I have the following:
1) 1 SDD that I work on and another that is mirrored every day. If one disk fails, I have another. This is my working disk.
2) Incremential backup of data that changes often, like emails or some directories I work in. Mostly use if I delete a file by accident. Just copy it back and be done. This goes to a NAS.
3) Data that does not changes often, like movies, images and music is stored on a NAS.
4) Second NAS to backup the data of the first NAS.
5) Essential data (less than 10MB) is put on my website on a personal directory. This is data that I might need in case of the house burning down.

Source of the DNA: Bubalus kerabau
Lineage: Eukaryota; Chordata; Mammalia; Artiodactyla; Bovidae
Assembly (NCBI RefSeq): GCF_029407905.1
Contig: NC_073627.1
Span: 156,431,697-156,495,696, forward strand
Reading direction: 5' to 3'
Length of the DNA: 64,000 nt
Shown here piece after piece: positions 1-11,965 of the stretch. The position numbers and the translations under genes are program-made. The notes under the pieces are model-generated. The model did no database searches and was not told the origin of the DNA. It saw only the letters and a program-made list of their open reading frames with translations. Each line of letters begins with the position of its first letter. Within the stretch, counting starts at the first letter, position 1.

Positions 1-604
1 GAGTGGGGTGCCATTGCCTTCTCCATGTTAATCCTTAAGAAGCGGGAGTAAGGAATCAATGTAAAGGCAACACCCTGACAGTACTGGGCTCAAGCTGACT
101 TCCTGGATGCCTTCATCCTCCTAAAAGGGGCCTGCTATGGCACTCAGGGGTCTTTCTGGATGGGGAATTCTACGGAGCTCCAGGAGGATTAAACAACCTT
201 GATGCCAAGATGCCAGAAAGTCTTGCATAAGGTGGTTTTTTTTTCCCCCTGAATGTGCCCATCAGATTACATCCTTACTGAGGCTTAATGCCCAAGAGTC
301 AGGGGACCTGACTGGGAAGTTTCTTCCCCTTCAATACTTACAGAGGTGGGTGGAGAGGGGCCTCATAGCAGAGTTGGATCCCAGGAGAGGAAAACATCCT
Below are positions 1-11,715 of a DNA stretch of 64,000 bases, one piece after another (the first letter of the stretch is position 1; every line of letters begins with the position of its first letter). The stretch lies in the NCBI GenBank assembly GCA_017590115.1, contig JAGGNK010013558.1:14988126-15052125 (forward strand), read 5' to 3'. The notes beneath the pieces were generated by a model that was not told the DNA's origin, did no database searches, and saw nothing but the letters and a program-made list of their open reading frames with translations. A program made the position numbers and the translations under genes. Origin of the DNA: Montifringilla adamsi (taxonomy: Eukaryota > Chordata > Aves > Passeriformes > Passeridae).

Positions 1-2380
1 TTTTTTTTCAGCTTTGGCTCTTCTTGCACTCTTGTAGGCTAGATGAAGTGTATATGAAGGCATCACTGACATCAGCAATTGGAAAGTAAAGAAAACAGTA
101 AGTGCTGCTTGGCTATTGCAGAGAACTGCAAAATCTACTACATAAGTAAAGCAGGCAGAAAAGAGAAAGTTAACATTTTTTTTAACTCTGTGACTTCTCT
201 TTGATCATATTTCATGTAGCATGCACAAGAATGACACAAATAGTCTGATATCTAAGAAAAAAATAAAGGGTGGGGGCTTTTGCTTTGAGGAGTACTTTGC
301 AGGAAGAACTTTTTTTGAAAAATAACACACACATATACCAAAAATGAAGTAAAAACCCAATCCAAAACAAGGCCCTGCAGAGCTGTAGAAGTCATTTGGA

So when something goes wrong (unless the house burns down, but the I have other problems and my music is not one of them.) I have a way to restore it.
The most important thing however is not to backup, but the knowledge on how to restore it. You need to test that out from time to time. I have people seen who did backups to /dev/null to test it and forgot to remove that parameter.
What you can do if you REALLY need to have things off site, like photos and other things that you can't replace is just buy a dedicated HD that you put this data on and keep it in a drawer at your office. Once a month or so you take it home and add the new data.
And if that disk is full, buy a new one or a bigger one. If data is really THAT important, the price of the HD is well worth it.
But again, test the restore.